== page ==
In view of the above object, in accordance with the invention, a process for high-temperature sterilisation of produces such as milk and the like has been devised which comprises the steps of directly injecting steam into the produce for heating it to a lower temperature than the sterilisation temperature, causing the produce to pass through an infuser for further heating it to the sterilisation temperature, keeping it to this temperature over a predetermined period of time, admitting the produce to a vacuum chamber for sudden cooling of same. A pause for a predetermined period of time may be provided between heating at a lower temperature than the sterilisation temperature and passage through the infuser.
A plant for high-temperature sterilisation of produces such as milk and the like has also been devised, which comprises a steam injector injecting steam into the produce for heating it to a lower temperature than the sterilisation temperature, an infuser further heating the produce to the sterilisation temperature, a vacuum chamber for sudden cooling of the sterilised produce, disposed in series. Also provided between the injector and infuser may be an accumulator for produce standing.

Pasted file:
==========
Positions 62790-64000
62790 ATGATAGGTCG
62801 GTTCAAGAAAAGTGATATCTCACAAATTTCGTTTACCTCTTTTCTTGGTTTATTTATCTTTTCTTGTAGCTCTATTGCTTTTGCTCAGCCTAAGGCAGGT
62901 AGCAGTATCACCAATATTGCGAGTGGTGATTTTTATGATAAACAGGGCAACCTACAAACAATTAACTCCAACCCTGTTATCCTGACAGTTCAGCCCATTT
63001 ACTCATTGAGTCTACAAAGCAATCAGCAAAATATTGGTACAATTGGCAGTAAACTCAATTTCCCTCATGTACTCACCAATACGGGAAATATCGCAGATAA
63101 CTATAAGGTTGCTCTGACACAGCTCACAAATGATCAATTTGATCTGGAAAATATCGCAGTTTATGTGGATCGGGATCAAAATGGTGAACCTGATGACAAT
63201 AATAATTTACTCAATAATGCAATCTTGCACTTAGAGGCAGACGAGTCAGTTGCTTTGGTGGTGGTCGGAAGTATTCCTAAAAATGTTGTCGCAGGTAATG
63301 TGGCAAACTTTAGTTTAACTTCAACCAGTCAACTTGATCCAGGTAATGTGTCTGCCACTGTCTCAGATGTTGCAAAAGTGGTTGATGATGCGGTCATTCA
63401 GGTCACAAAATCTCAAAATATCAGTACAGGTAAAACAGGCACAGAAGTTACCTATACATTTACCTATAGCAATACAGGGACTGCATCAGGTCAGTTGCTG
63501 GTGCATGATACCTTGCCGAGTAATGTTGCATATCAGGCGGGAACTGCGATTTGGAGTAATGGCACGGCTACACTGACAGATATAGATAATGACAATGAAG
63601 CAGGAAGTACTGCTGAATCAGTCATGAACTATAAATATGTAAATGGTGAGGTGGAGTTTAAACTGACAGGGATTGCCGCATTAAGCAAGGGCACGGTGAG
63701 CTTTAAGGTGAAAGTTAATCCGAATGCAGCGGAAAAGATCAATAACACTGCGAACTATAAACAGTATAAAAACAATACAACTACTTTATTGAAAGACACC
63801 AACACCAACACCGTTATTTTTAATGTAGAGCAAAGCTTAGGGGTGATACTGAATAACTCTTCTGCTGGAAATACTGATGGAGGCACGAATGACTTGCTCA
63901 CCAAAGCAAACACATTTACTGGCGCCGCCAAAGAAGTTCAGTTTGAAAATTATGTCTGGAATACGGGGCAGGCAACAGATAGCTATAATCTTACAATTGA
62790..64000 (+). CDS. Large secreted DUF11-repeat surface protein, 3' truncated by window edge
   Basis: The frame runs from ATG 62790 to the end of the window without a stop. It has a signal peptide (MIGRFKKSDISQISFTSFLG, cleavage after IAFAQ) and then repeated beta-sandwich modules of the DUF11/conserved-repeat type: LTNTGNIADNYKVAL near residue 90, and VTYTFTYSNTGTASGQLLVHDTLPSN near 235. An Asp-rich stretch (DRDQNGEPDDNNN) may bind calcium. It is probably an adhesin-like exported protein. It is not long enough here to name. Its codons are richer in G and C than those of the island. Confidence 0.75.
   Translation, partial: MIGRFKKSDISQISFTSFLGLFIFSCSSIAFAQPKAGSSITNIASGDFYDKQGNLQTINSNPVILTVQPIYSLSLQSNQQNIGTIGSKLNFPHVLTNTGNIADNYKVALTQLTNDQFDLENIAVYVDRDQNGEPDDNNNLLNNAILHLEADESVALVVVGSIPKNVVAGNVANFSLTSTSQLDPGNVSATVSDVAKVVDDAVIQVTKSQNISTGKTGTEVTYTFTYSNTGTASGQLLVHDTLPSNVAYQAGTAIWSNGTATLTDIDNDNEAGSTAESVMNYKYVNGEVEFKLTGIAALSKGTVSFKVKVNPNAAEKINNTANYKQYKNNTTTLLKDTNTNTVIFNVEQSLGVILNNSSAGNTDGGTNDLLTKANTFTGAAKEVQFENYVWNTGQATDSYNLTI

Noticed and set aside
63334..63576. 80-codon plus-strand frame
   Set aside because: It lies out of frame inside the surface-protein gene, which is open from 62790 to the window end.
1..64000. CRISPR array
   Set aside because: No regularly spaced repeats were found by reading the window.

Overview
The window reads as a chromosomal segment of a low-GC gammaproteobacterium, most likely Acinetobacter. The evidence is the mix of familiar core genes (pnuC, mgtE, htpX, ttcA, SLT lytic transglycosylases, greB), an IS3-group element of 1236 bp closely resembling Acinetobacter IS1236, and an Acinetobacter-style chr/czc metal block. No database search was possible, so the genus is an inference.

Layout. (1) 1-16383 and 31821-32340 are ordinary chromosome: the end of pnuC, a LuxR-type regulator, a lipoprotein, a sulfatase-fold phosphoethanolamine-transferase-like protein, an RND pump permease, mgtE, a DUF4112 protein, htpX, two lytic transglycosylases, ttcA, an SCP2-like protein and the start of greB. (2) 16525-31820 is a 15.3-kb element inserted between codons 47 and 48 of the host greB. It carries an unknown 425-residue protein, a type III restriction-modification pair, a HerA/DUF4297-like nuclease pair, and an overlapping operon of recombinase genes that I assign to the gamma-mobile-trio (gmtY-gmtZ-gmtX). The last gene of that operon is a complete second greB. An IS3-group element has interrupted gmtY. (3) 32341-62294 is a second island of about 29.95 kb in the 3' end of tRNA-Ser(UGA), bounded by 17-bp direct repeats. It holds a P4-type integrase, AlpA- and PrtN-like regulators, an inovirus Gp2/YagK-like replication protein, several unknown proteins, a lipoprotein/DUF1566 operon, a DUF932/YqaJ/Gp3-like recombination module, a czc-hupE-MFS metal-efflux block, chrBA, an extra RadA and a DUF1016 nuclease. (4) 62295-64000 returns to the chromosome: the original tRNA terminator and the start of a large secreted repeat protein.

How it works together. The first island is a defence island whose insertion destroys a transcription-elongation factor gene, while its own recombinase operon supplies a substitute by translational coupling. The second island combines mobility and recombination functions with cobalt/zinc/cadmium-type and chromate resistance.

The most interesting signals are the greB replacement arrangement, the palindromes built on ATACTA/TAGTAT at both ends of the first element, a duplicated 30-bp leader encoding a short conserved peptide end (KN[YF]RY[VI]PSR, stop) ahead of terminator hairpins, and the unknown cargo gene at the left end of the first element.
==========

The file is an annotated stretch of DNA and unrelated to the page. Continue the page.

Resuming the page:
For better explaining the innovative principles of the present invention and the advantages it offers over the known art, a possible embodiment applying said principles will be described hereinafter by way of non-limiting example, with the aid of the accompanying drawing consisting of one FIGURE alone.
With reference to the FIGURE, a diagram of a sterilisation process in accordance with the invention is therein shown. In accordance with this diagram, the produce is fed to a low-temperature (4-8° C.) inlet 10, drawing it from a storage vessel 20, for example. First a pre-heating to 65-85° C., preferably 70-80° C., is carried out. Pre-heating is accomplished by means of an exchanger 11, by utilising the regeneration heat from the produce-cooling circuit after sterilisation, for example.